The origin stories: “In The Shadow Of Two Gunmen,” Parts I and II (season two, episodes one and two): The West Wing ended its critically lauded first season with a cliffhanger—shots fired on the president, as all the main characters scrambled for cover. “In The Shadow Of Two Gunmen” uses the event as an opportunity to dial back the clock, showing us the series’ cast in their early days of campaigning for Bartlet and finding their way into his administration. It’s Firefly’s “Out Of Gas,” or The Good Wife’s “A Few Words.” It’s the story of how the band got together. The West Wing came at the right time for its fans, and was propelled forward by expert hands. But what kept the show moving was its talented cast of mostly unknowns. Rob Lowe, who played the Princeton-educated Sam Seaborn, was supposed to be the show’s star billing—which is why he is listed first in the opening credits—but he was quickly upstaged by Bradley Whitford’s Josh Lyman, who became the heart of the show. In “In The Shadow Of Two Gunmen,” it’s revealed that Josh has been shot—making his flashbacks even more poignant. The two-parter knits the cast together—from John Spencer’s Leo to Janel Moloney’s Donna, Josh’s executive assistant. And that bond in turns sets the stage for the show’s most ambitious and most successful season.
The musical episode: “And It’s Surely To Their Credit” (season two, episode five): Okay, it’s not really a musical episode. But it’s as close to a musical as The West Wing could get—and based on his track record with episodes about Gilbert and Sullivan, Sorkin probably would have made them sing the whole time if he could. The writer’s obsession with Gilbert and Sullivan is part of his obsession for the trappings of the intellectual elite—he name-drops Ivy League institutions constantly, and even works in SAT scores into the storyline of one episode. It can be absolutely intolerable—a fetishization of the appearance of intelligence, without necessarily proving intelligence. But “And It’s Surely To Their Credit” is a great example about how that which was entirely frustrating could also make charming television. Season two introduced Emily Procter’s Ainsley Hayes, a Republican operative whose careful skewering of Sam’s defense of liberal policy is so successful that Leo hires her for the White House Counsel’s office. But not everyone at the White House is thrilled that a nationally recognized Republican talking head is now working for their administration. “And It’s Surely To Their Credit” uses Gilbert and Sullivan to welcome Ainsley to the White House—while taking a detour into John Larroquette’s guest performance as Lionel Tribbey, who walks into our memory wielding a cricket bat, yelling, “I will kill people today, Leo!”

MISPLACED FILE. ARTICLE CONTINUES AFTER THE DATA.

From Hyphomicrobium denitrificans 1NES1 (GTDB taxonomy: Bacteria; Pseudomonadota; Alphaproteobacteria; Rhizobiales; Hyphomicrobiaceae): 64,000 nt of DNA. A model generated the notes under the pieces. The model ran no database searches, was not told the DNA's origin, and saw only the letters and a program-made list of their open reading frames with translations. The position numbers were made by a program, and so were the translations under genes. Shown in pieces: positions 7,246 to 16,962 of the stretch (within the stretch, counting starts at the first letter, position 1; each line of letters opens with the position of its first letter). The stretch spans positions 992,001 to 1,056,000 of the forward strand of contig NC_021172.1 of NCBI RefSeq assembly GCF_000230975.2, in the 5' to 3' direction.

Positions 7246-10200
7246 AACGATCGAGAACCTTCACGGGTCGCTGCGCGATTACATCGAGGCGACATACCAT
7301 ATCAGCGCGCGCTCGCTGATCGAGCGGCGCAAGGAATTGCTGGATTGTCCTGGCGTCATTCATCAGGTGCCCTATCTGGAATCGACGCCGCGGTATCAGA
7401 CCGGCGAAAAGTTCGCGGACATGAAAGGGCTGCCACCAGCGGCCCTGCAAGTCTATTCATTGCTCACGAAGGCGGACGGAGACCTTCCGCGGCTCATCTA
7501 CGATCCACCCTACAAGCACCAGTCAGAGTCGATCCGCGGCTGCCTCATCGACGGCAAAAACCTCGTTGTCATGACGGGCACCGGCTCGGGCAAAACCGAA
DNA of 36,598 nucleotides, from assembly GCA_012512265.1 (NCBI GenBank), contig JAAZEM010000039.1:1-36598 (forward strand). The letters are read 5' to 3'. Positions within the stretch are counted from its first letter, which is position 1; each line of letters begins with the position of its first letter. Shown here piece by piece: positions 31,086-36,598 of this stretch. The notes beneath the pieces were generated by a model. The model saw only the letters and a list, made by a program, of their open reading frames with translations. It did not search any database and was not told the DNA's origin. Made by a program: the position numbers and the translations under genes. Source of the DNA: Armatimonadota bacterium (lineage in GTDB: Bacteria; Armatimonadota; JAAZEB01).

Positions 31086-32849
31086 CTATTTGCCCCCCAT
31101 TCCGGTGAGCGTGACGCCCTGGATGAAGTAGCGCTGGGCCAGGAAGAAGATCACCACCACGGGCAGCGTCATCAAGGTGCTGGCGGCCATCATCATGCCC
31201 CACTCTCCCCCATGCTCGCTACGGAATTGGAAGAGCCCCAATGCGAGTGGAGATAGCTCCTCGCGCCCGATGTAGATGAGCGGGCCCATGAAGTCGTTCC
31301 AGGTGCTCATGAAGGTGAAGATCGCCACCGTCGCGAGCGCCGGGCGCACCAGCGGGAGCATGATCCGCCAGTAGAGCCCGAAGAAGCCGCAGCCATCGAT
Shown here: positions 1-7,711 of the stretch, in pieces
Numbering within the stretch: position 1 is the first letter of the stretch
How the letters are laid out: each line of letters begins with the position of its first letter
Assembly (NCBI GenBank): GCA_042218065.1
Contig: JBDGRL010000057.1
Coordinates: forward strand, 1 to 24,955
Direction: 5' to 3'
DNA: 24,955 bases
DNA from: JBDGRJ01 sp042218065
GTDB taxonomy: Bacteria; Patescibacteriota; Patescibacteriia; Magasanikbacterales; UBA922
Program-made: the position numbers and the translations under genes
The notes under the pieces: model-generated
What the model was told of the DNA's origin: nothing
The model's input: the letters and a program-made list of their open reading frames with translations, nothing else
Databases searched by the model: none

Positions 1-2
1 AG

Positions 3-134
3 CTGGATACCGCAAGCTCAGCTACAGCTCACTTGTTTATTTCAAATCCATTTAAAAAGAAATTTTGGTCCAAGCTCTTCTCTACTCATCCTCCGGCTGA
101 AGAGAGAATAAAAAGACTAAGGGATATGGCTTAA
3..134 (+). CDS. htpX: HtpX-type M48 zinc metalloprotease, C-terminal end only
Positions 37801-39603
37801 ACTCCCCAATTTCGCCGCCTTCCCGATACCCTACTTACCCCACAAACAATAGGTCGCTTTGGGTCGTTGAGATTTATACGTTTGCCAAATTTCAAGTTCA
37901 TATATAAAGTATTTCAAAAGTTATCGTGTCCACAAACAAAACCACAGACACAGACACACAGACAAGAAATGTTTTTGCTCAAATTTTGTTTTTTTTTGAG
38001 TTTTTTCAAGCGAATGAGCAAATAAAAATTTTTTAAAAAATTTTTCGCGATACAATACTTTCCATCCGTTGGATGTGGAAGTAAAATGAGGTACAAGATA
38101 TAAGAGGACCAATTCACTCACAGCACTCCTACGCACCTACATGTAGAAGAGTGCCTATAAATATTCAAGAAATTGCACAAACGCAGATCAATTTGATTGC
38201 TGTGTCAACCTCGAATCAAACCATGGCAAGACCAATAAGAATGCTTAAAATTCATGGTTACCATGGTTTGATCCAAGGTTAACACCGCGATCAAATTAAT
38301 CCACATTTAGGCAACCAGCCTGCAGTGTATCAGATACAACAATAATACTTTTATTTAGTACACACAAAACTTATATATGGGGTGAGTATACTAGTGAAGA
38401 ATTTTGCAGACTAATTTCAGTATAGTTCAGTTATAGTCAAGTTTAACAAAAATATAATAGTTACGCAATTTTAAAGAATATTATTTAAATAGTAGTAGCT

The bottle episode: “17 People” (season two, episode 18): Sorkin’s tics often gloss over the fact that his writing is really fantastic. It’s no surprise that he burned out after four years on The West Wing—in those four seasons, the show produced 89 episodes, and Sorkin wrote 86 of them. He didn’t conceive all of the stories himself—about half of the first four seasons’ episodes credit Sorkin with the story rights—but he put pen to paper (or key to word processor) for nearly every episode of the The West Wing’s ambitious schedule. At the end of the second season, Sorkin took his show through a dramatic plot arc—the reveal that President Bartlet hid an illness from the public, and the cast’s attempt to weather the storm of public opinion to win re-election. “17 People” is an original bottle episode—one demanded by the network because expensive guest-stars and shooting locations were sapping the production budget. It is also one of the show’s best scripts—a taut hour that revolves around one dedicated staffer, Director Of Communications Toby Ziegler, realizing that his president has lied to him, as the rest of the cast works on writing a speech in the White House mess hall.
The deus ex machina: “18th And Potomac” / “Two Cathedrals” (season two, episodes 21 and 22): Mrs. Landingham’s sudden death was developed by accident—the actress who played her, Kathryn Joosten, took a cigarette break with Sorkin and mentioned leaving the show. As he mulled over how to write her out of the script, he hit on the idea of using her death as a way to force Bartlet to confront his scandal and then inspire him to run for re-election. So Mrs. Landingham, the president’s longtime personal secretary, is killed in a well-timed car crash, by a drunk driver, during her first trip in her new car. (Cue the dramatic-irony waterworks.) It creates for a melodramatic one-two-punch with the season’s final two episodes—the capper on a fantastic season. Though the accident technically happens in the final seconds of “18th And Potomac,” it’s “Two Cathedrals” that mourns Mrs. Landingham—and creates a hero out of President Bartlet, who starts the episode a broken man and builds himself up to be an avenging conquerer by the end. “Two Cathedrals” is widely held to be one of the show’s greatest hours, and Martin Sheen’s skill at making Sorkin’s Bartlet into a character worth rooting for is on display here.